From the porch the men could hear the game officers exchanging words as they made their way to the west side of the lodge. One of the officers greeted the bunch with a "good morning." The gang of hunters replied in near unison. Porter, familiar with this drill, reached for his wallet and his license.

But Officer Williams had a question first: "Is that highline wires?"

"Yep," King and Roach replied almost simultaneously.

"Where they lead to?" the officer asked.

"Kind of like that road to nowhere you hear about in Alaska," Roach said. "We don't break the game laws, but we're not afraid to dabble in the gray areas." Laughs permeated the back porch.

The officers eyeballed the highline wires for a moment. Officer Cossey asked, "How did ya'll get those decoys up there?"

"With some fishing line and a fishing rod," Chris Akin replied, smiling.

As it dawned on him that he was looking at fake highline wires — no more real than a sitcom studio set — Officer Williams broke into a grin.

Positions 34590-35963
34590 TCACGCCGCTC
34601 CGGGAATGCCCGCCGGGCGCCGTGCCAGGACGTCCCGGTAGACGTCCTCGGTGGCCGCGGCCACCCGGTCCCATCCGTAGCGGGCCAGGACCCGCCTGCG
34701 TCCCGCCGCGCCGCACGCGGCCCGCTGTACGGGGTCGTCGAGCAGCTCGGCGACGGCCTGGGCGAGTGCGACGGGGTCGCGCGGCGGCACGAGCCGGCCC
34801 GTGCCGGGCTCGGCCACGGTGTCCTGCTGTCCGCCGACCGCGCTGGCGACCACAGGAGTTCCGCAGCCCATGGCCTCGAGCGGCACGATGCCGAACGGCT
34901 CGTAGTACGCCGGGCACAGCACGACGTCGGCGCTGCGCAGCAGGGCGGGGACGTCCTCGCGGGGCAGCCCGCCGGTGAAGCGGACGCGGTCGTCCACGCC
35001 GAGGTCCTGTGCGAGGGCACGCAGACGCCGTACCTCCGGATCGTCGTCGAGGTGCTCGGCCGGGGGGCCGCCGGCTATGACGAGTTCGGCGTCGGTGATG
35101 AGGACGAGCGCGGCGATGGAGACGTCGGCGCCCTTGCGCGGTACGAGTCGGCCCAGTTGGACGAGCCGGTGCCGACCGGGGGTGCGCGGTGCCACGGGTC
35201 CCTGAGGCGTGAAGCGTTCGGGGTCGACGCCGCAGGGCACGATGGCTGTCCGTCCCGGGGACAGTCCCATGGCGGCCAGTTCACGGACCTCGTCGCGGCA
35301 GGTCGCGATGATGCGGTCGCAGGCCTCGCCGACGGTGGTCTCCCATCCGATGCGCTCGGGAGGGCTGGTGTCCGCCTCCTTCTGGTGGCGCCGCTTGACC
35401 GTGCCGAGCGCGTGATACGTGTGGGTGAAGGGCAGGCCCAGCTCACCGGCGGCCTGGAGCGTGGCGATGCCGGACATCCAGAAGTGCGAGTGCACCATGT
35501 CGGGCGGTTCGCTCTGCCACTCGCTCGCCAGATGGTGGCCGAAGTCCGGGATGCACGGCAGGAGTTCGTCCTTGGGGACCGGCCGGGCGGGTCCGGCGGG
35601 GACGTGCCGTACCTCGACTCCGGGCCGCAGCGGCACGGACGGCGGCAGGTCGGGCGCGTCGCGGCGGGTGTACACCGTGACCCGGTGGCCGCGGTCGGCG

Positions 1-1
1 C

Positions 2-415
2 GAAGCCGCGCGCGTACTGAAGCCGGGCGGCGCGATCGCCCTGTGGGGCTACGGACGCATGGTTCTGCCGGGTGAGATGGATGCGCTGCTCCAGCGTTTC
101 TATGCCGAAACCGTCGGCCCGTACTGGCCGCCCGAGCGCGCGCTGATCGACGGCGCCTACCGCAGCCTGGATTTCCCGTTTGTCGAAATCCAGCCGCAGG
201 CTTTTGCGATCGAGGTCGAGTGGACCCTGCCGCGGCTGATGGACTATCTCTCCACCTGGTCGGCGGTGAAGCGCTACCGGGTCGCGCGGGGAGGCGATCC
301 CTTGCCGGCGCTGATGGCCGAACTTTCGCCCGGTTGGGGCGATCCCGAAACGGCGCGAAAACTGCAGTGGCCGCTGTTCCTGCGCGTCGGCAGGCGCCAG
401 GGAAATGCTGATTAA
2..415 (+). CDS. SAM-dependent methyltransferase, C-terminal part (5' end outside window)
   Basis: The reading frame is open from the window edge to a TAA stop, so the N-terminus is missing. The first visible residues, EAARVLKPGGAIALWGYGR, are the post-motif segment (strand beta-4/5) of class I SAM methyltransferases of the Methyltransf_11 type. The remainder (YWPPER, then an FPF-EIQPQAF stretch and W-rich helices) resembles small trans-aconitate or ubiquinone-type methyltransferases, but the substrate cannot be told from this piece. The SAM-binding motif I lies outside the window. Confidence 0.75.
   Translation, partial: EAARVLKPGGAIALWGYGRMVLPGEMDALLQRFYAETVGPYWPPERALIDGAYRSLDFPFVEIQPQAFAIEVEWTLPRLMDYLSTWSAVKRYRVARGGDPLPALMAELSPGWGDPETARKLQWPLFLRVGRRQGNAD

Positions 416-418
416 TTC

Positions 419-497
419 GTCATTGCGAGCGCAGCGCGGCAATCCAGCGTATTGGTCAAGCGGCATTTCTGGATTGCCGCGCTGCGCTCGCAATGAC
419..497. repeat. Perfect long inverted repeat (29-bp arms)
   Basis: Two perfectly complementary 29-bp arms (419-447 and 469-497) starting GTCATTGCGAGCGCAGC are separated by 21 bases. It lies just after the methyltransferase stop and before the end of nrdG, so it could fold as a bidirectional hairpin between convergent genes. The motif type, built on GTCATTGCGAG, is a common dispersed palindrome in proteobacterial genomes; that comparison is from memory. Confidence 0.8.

"I feel like I need to write a ticket for something, but I don't see a reason why I can," he said. "Who came up with this little piece of genius?"

The hunters laughed and pointed to Roach, the farm's owner. And as quickly as they had come, the officers were off.

The men took a moment to marvel with each other about how effective the setup was, and what a joy this dove hunt had been. They had bagged more than 140 doves that morning, and not one of the hunters had to leave the back porch, thanks in large part to the country creativity of Mike Roach and his dove-whacking brethren.

They had erected the poles and wires a month earlier to entice doves to within small-bore shotgun range. It is no secret that doves love highline wires — perhaps for the tickle of the electrical current inside, perhaps because they've been conditioned to know they're relatively safe.

In any case, the "highline wires" and three spinning wing decoys the men placed between the poles were more than effective at bringing birds to within a few steps of 10 hunters sitting across that back porch with no concealment whatsoever.

In hindsight, it looked foolproof, but that wasn't always so.

"You know," Roach admitted at one point, "I had my doubts more than once."